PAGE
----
What are some possible physiology engine applications?

Virtual Environments
Manikin-Based Simulations
Clinical Explorations

There is a wide range of potential applications, a few include:

  • Powering serious games for medical education and training
  • Producing responsive physiology in real time for manikin training
  • Integrating a single-system model into the engine to understand full-body physiologic response
  • Providing inputs and outputs for sensor systems
  • Teaching and education
  • Pairing with virtual surgery planning/rehearsal

What can the physiology engine do?

An instance of an engine models a single patient's physiology.

  • The patient is defined by parameters, such as height, weight, systolic and diastolic pressure.
  • You can initialize the patient with specific chronic and/or disease states via conditions.
  • You can modify the patients external environmental conditions (weather, submerge in water, etc.)
  • You can apply various actions (acute insults/injuries, interventions, conscious breathing, exercise, etc.) to be applied to the patient.
  • The patient can also interact with equipment models, such as an Anesthesia and/or an ECG Machine as well as an Inhaler via actions.
  • You can integrate the engine into your applications.

Pulse Physiology Explorer

The Pulse Physiology Engine is a powerful tool in computing the physiological responses to acute injury and treatment. However, without a visualization tool the information is difficult to understand. As part of the Kitware physiology repository, we have developed a new visualization tool built on Qt and ParaView to provide a visualization tool to use and display the data generated by the physiology engine.

For more information on getting and using this tool, visit the Explorer Wiki

What kind of data can I get from the physiology engine?

Available data is defined within the engine in three major ways:

  • System data, such as Cardiovascular, Respiratory, etc.
    • Analogous to system vitals
      • Examples: heart rate, oxygen consumption, mean arterial pressure, etc.
  • Compartment data
    • Flow, pressure, and volume related to specific region of the body or component of equipment
      • Examples: Cerebral Blood Flow, Right Lung Volume, Right Heart Pressure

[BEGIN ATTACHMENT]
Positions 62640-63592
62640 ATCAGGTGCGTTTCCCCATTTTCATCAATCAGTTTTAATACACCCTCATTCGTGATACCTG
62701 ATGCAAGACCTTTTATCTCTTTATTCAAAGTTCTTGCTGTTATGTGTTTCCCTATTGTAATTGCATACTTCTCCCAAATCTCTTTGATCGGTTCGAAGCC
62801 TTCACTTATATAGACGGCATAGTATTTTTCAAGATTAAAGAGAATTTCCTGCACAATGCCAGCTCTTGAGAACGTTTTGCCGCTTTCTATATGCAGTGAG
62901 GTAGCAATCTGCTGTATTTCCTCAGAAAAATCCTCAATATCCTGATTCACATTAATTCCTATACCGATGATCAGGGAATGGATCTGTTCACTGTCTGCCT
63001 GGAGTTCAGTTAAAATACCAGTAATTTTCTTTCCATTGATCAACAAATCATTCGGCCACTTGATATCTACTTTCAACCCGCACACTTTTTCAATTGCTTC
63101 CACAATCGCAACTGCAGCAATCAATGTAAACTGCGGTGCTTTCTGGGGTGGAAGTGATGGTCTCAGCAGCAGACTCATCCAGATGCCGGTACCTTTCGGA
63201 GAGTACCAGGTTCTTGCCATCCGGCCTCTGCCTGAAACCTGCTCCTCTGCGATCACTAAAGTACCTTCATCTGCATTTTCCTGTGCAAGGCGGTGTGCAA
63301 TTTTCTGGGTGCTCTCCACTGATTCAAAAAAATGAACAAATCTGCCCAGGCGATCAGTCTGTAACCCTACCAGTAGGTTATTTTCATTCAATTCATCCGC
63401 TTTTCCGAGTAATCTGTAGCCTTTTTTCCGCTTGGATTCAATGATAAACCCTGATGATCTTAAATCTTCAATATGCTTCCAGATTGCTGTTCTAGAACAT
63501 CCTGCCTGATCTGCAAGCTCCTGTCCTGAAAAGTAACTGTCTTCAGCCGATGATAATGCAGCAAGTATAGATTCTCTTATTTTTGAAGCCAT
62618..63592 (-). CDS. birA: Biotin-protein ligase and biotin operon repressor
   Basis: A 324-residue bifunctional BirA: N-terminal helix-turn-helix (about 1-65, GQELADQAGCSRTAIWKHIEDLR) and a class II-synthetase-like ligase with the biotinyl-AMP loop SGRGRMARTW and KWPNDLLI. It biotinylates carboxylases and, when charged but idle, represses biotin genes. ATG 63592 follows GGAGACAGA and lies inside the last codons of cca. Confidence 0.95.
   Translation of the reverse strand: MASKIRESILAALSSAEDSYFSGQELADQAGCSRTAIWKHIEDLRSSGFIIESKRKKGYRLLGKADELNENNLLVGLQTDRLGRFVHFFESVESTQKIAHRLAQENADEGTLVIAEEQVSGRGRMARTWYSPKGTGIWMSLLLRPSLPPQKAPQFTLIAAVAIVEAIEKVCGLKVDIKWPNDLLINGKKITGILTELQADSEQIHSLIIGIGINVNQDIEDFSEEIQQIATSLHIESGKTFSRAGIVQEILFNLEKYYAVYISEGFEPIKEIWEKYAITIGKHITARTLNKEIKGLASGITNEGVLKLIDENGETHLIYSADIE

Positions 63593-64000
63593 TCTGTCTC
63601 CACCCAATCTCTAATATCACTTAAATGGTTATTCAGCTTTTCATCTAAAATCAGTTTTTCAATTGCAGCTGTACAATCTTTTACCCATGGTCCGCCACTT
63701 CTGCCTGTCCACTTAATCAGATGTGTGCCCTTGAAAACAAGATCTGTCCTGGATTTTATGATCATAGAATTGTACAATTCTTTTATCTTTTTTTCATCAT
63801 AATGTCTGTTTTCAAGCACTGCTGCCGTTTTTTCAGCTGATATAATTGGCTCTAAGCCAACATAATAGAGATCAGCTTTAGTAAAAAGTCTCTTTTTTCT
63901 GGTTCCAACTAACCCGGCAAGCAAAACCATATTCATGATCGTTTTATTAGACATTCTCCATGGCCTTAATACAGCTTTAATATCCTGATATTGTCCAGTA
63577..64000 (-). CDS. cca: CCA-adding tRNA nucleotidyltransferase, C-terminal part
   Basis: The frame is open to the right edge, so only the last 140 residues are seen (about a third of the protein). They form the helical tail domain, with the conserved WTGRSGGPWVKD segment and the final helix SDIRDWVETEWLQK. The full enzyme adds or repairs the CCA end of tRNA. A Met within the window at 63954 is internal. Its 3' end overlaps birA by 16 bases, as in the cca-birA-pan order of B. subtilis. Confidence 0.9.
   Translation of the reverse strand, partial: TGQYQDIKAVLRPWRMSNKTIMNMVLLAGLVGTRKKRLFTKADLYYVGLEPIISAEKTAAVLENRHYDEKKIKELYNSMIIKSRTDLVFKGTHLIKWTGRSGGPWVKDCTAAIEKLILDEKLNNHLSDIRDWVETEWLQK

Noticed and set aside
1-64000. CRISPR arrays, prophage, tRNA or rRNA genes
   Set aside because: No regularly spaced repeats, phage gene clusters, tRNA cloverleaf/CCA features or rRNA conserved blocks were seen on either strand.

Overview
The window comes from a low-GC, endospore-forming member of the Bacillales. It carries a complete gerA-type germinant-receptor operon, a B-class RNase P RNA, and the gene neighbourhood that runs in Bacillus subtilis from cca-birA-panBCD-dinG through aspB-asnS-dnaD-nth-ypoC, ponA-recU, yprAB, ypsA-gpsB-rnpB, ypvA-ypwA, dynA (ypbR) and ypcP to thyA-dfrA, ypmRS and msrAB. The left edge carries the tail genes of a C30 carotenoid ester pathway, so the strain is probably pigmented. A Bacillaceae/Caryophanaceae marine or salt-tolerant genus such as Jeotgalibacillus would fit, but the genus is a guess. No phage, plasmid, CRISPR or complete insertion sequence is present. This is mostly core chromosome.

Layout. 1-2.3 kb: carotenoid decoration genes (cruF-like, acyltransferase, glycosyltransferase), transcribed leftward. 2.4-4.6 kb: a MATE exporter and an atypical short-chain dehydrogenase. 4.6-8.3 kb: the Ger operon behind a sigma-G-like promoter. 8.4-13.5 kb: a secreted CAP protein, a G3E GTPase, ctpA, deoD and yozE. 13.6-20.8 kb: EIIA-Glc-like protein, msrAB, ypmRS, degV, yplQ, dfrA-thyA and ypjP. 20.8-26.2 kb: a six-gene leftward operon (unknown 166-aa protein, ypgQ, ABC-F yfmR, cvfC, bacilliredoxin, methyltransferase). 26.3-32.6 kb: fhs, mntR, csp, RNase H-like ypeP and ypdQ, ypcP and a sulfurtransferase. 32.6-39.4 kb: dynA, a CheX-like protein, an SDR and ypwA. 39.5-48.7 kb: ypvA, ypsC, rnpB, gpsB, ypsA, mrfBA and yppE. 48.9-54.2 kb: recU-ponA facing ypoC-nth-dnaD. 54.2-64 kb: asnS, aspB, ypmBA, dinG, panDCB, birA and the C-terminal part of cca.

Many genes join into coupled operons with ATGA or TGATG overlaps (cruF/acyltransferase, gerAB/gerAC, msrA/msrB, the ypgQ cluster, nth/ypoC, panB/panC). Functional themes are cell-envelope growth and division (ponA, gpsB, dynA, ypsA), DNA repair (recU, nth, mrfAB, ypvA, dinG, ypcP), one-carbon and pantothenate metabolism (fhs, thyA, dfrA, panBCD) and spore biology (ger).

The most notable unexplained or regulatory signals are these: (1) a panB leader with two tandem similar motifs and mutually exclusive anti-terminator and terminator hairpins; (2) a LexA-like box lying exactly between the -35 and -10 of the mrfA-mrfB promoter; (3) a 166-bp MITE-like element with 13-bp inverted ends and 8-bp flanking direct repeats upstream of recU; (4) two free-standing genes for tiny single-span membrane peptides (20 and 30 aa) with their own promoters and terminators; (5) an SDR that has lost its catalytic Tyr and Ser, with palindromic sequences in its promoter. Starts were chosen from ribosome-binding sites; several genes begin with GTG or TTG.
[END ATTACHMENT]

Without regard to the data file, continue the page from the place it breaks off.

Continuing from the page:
• Substance specific data related to a specific part of the body or component of equipment
      • Examples: The Extracellular concentration of succinylcholine in the brain tissue, anesthesia machine gas inlet oxygen volume fraction
  • Assessments
    • Formed at the level of a clinician's report, Intended to mimic test results
      • Example: Pulmonary Function Test

What are your models and how did you validate them?

The engine is a closed-loop whole body physiology model that combines physics-based lumped-parameter models and control system feedback mechanisms to model real-time system level physiologic behaviors. Lumped-parameter models use electrical circuit analogs to represent the major physiologic systems.

Models/results are validated using a combination of peer-reviewed publications and subject matter expertise. The validation process includes:

  • Defining key parameters for system validation
  • Performing literature reviews to gather published data in the form of waveforms, and max, min, and mean values
  • Using custom developed tools to compare data, perform analysis, and generate plots and tables of results

The primary purpose of model validation is to ensure that the model has an appropriate domain of validity given the goals of the modeling process. In the future, we plan to investigate sensitivity and uncertainty analyses to further quantify the validity of our models. We would welcome and support, in as much as we are able, any validation or uncertainty quantification effort by the community.

We provide reports for each System Methodology included in the physiology engine.
These documents cover the design, implementation, assumptions, limitations, and validation of each model.

Physiology Systems


Modeling Support

How do I work integrate the physiology engine into my application?

The engine has a modular architecture to reduce costs for applications that need a physiology engine and want to develop or extend a physiology model.

This architecture contains :